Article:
Are your ballooning operating costs threatening to kill your business?

You need to act fast! Many small businesses fail because they run into cash flow challenges. High operating costs increase the likelihood of a cash crunch, especially if there’s a decline in your revenues.

As a business owner, it’s your responsibility to ensure your enterprise is living within its means. When business overhead costs are high, your profit margin reduces and can even result in big financial losses.

Fortunately, there are several strategies you can implement to reduce costs without harming the operational efficiency of your business.

Let’s dig in.

1. Identify Your Biggest Expenses

Every business has big expenses. More often than not, an increase in the cost of big-ticket items can put a lot of pressure on your business finances, assuming revenue doesn’t increase at the same rate.

As such, start by establishing where most of the money is going. The cost of labor (employee compensation) is usually the biggest expense, followed by rent, and debt repayments. If you’re a manufacturing plant, the cost of electricity will be one of your biggest expenses as well.

Once you have a clear picture of your biggest expenses, it’s easier to make a decision that can significantly lower your overall operating costs. For example, it’s not uncommon for businesses to lay off employees when they’re looking to reduce operating costs.

If office rent is gobbling up most of your income, perhaps moving to cheaper premises can solve the problem of rising overhead costs.

However, such moves can negatively affect your operations. Ideally, you want to focus on implementing cost-reduction measures that don’t result in a business reduction.

2. Hire a Small Business Bookkeeper/Accountant

If you’re anything like 64 percent of small business owners, you’re handling business finances on your own. So you’re probably wondering why we’re advising you to hire a bookkeeper, a move which will add to your current operating costs.

Well, hear us out! In the short term, hiring a professional to manage your finances will increase your expenses, but in the long term, your costs could come down significantly.

You see, most business owners who wear the financial hat lack the skills to manage their business’ finances properly. As a result, they’re prone to making decisions that turn out to be costly.

For example, an owner whose business is experiencing a revenue boom after a successful marketing campaign can decide to move into a bigger commercial space, not factoring in the possibility that revenues could return to normal after a few weeks.

With an accountant on your team, you’ll someone to keep track of the business’s finances. They’ll also advise you on the financial implications of every big decision you want to make. This will go a long way in helping the business keep overhead costs within a healthy range.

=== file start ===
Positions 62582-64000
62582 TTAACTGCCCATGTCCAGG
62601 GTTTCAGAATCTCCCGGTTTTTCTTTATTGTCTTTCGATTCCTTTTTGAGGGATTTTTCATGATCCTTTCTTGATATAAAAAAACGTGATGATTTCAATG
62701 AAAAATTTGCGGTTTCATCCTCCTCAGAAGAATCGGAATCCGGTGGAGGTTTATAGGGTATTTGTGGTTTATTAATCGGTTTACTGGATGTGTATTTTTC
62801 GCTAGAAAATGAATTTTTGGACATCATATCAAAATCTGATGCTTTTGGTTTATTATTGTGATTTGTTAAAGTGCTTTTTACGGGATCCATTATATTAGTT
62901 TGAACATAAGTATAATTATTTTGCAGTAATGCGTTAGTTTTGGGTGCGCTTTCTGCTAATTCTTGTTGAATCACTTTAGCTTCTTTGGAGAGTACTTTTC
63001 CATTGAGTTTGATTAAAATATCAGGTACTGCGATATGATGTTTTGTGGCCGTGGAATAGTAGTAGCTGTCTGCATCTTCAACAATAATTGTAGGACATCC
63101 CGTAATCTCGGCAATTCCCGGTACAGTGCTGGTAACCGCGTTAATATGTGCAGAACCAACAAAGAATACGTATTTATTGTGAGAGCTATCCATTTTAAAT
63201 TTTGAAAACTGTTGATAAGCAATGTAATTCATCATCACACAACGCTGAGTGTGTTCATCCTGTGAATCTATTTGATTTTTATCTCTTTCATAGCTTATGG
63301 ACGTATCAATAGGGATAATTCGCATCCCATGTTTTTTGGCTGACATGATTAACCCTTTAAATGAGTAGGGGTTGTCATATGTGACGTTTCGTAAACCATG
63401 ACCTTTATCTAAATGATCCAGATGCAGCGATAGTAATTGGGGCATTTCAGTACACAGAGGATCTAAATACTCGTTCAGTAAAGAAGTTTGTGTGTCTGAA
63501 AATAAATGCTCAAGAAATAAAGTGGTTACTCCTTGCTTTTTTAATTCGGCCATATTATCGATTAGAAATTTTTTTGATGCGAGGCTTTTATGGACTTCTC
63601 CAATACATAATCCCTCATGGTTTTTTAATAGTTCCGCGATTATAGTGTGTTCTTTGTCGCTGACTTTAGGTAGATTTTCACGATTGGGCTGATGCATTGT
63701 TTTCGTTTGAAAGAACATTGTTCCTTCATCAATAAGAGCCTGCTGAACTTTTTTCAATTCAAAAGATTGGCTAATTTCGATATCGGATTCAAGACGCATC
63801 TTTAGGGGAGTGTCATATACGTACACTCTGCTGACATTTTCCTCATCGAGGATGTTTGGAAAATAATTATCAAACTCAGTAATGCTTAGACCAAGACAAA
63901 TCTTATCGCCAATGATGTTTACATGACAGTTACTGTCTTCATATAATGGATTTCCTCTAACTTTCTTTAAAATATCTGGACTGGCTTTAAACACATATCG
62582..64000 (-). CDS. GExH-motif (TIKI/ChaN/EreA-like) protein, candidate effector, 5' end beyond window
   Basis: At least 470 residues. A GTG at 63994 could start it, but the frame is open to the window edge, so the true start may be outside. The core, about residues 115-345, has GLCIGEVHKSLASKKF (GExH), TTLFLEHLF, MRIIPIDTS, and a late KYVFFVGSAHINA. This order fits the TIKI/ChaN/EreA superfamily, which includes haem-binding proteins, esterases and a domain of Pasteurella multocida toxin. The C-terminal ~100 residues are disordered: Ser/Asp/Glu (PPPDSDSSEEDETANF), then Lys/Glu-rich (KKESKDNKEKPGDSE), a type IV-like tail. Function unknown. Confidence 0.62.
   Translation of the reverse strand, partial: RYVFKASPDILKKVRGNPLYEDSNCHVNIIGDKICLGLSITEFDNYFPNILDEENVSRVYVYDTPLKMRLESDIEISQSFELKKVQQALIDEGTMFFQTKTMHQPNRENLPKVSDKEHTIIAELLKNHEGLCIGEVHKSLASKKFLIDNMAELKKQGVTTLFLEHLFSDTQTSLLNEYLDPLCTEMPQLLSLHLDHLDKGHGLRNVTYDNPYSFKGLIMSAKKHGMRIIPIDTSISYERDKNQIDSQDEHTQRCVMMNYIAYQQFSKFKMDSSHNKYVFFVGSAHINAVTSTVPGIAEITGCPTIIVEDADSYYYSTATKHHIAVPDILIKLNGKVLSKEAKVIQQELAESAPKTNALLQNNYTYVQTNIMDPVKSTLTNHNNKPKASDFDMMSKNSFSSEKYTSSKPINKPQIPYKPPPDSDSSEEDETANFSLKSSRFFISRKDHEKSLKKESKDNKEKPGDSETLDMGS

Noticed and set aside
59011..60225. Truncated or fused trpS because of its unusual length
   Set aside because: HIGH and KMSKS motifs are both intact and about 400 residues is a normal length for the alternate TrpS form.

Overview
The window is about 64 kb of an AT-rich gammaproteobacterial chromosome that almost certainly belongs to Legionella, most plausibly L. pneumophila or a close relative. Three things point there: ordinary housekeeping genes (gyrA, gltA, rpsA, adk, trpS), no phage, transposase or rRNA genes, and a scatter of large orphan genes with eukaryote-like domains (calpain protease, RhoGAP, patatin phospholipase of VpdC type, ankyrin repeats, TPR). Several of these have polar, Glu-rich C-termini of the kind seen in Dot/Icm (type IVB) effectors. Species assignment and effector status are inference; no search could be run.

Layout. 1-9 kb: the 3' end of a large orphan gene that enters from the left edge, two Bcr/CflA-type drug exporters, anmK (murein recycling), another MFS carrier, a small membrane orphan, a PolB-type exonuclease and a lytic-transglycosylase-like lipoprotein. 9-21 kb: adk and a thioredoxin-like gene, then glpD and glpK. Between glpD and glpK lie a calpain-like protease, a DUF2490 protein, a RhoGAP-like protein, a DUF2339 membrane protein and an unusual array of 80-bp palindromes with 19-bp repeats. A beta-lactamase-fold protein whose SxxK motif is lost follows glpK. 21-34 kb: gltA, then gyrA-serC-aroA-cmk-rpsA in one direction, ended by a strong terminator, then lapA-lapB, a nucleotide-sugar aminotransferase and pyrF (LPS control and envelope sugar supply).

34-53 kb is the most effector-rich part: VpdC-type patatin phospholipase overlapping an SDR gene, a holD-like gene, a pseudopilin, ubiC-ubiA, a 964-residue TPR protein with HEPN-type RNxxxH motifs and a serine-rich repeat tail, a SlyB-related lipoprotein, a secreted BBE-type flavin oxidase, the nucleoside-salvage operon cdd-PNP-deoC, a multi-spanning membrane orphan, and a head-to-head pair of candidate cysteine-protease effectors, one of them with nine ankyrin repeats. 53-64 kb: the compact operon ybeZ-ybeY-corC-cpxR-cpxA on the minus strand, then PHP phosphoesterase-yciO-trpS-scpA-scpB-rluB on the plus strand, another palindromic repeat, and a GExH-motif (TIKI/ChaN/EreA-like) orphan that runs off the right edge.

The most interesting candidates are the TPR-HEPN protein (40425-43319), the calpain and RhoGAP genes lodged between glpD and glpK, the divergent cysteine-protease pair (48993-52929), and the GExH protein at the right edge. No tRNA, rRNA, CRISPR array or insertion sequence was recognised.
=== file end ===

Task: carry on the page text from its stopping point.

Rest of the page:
3. Explore Your Remote Work Options

Although the COVID-19 pandemic accelerated the adoption of remote work, this model offers big business benefits. In fact, it can be an effective way to reduce your operating expenses.

If you run a business that operates exclusively online (such as a SaaS business), it’s possible to go fully remote. This means you can eliminate the cost of maintaining an office space from your budget. If you’re worried about your company losing its professional image because it will no longer have a physical address, a virtual address will solve that problem.

Even if your business is brick-and-mortar, you can enjoy the cost-cutting power of remote work by allowing some of your employees to work from home permanently. With a reduced on-site staff, you can move to a small office and reduce your renting/leasing cost.

4. Outsource Some Services

Outsourcing is the process of hiring a third party to perform a function that could otherwise be done in-house. It means you won’t need to maintain an in-house staff to perform that function. For example, if you fully outsource your marketing to an agency, you won’t need to have any marketing employees on your payroll.

Outsourcing is typically cheaper than having an employee. Besides saving on the direct expenses that come with having an employee (such as salary and workers’ comp insurance), you’ll also save on indirect costs, such as office supplies.

Try to outsource as many administrative functions as possible, and make the most of technology where applicable. If you have a small team, for example, payroll software can take care of all your payroll needs.

5. Use Spend Management Software

Most people struggle to control their personal expenditures. It’s no different for business owners. There’s always a new time that needs to be purchased, a bill that needs to be settled, and before you know it, the money is gone.

You can use spend management software to control your business expenses. You can, for instance, set a daily or monthly spending limit. This will help reduce wastage and keep the business on a budget.

Along with using spend management software, limit the number of people who’re allowed to make purchases on behalf of the business. If everyone is free to use the company credit card, it’s only a matter of time before things get out of hand.

Keep Operating Costs Low

As long as a business exists, it will always have operating costs. And as a business grows, so do its costs.

Business owners must ensure these costs don’t spiral out of control. These strategies will help you rein in your business spending.

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